tv Bloomberg West Bloomberg May 15, 2015 10:30pm-11:01pm EDT
waves in silicon valley and investing in huber's archrival lift. the billion-dollar activist investor adding $1 billion to weather's -- $1 million to lift things wave of funding -- lyft's wave of funding. how will that help them catch up to uber? lift is only valued at a little over $2.5 billion. then there is the reach, uber has expanded over 250 series -- 250 cities worldwide lyft only operates and 65 cities. for more on what this means, i want to bring in the bloomberg news reporter who left this story, leslie picker from new york. erin newcomer was here from the set in san francisco. corey, i want to start with you because this is a very different investment for carl.
why is he investing in lyft over uber? >> let's think of all the reasons. he is investing in it to make money. for much of his career, he has been a moneymaker, but not a company builder by any stretch of the imagination. he looks at what he can make better and where he can make money. 30 years ago, he has borrowed money to become one of the world's preeminent corporate raiders, taking over twa and breaking it up into little pieces selling it off. the company did not want to go through this. there were a lunch of complaints about this all quarter. he broke up the company to pay off the debt so that twa could be a very different kind of company going forward. that title has stuck with him even 30 years later. this was an unbelievably different investment. emily: so here is the question
eric, how much will their investment help lyft? and will it help them compete with huber? >> -- huber -- uber? >> i think it is a fair raise. obviously, any amount of money helps. lyft is focused on the united states, unlike uber, so it can spend that money and a much more targeted fashion. i think it will help. i think since we have yet to see how carl icahn will help the company he is not a typical silicon valley investor. if you think about value-added investors, it is not all about what it will bring to the table, but i guess we will see. emily: you got your hands on a company presentation weeks ago to investors. what is your take on how much this investment to icon is going to help in the grand scheme of things? >> corey's point earlier, this
is a man who looks at companies who are a value investment. if you look at lyft, valued at $2.5 billion, you have to wonder what makes that a valued investment. you saw that this company was on track to eight -- to make 800 million dollars this year, on track to be $1 billion next year. compare that to huber bang -- compare that to ube and you can see howr he would get that perspective. he is looking at this is an ever structure play. one area where you can make lyft to be a delivery service, for example. emily: cory, what do you think of the idea that icon could eventually use this investment as leverage? >> this is a strange investment. i start to wonder if something
may be more involved. he's investment in companies even in the rare time it has been in contact -- in technology, the case of ebay and apple, he was expressing financial engineering. do a share buyback, do a dividend. get back to the shareholders now that i am going to be one. any ebay he talked about how crummy the board was specifically citing market injuries -- market injuries. this is the kind of investments that were typical for ichan. emily: it is interesting to see carl ichan putting himself in bed with andreessen. collin: right, we have one of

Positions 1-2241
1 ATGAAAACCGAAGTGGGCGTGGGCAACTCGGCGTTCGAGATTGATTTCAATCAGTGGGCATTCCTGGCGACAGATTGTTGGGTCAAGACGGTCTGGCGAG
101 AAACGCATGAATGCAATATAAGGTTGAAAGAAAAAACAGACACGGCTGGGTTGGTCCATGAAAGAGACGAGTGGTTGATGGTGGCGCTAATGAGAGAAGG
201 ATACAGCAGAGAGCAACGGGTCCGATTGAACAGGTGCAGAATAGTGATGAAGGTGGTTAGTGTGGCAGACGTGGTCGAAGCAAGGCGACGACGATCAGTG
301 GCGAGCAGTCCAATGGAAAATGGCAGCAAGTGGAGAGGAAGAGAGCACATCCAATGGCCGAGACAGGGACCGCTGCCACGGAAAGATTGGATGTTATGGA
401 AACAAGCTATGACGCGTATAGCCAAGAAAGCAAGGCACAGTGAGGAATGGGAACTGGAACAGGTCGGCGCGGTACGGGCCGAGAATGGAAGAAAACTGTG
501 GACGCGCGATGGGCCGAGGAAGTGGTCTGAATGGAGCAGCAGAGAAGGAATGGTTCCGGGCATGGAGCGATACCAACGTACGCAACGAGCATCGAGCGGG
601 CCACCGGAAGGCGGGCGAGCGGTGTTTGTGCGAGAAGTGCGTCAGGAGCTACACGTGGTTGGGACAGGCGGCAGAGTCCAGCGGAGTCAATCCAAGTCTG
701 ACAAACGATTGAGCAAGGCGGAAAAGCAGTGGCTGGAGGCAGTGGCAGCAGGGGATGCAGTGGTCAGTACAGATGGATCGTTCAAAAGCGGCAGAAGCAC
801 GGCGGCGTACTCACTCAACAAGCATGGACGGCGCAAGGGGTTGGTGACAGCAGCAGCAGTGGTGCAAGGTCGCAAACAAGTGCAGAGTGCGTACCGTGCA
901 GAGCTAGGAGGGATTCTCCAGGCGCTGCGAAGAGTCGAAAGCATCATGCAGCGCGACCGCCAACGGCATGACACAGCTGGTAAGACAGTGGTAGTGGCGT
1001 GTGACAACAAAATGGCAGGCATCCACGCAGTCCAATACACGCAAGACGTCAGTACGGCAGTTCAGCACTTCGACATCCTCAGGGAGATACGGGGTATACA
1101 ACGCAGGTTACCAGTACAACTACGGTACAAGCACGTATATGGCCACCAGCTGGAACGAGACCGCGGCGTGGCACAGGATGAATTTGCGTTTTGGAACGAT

the biggest voices in wall street and searching himself into lyft. it will be interesting to see how those two protests. mark is not on the board yet one of his partners is. emily: leslie, you have talked to other investors, what are they saying? >> they see it as one of two things. it could be a way for cargill to build his own empire. when carl comes in he already has steak and public companies. how is that strategic for his investments, and ebay for example, or other investments to build the icon empire? another thing's management. kara was known to come in and shake up management and find out what doesn't work and replace it with people who may be better suited for the job. those are two thing things to look out for. emily: leslie picker, and cory johnson. of course, we are anxious to see
how this ichan investment plays out. into a's edition of "drive," google self driving cars are about to hit the road. check out this video of a prototype that will be on the road of mountain view, california. here's the catch -- they cannot drive faster than 25 miles per hour, and a human driver will always be on board. these cars have lost almost $1 million -- one million autonomous miles since google started the project. there have been some fender vendors from human error. -- fender vendors. -- fender benders. coming up netflix may be on the brink of finally cracking the chinese market. that story next. ♪
emily: netflix wants a piece of the chinese market, and it may have finally found its way in. according to people familiar with the matter, netflix is holding talks, including wasu, a media company that is similar to comcast. wasu is also partially owned by jack ma. netflix's chief content officer said "china is too big to have an asterisk next to it. he says if that is the cost of
doing business in china, we will figure that out. joining us now is the executive vice president of screen media and our bloomberg news at her -- bloomberg news reporter leslie picker. what do you know about these and how this deal might work? leslie: we know wasu is one of seven companies who has the ability to stream internet tv in -- ability to distribute internet tv in china. this is a company where jack ma took a 20% stake last year in order to get more into the media business. this is a company that said they want to get more into data, big data, media services. this would fit very well into their strategy. emily: david, i want to ask you because you actually make content deals and sell content abroad, just how difficult is it going to be for netflix to break into the chinese market? there are so many different challenges. david: it is a difficult market to crack into, and by partnering the way they're doing, it is alleviating a lot of those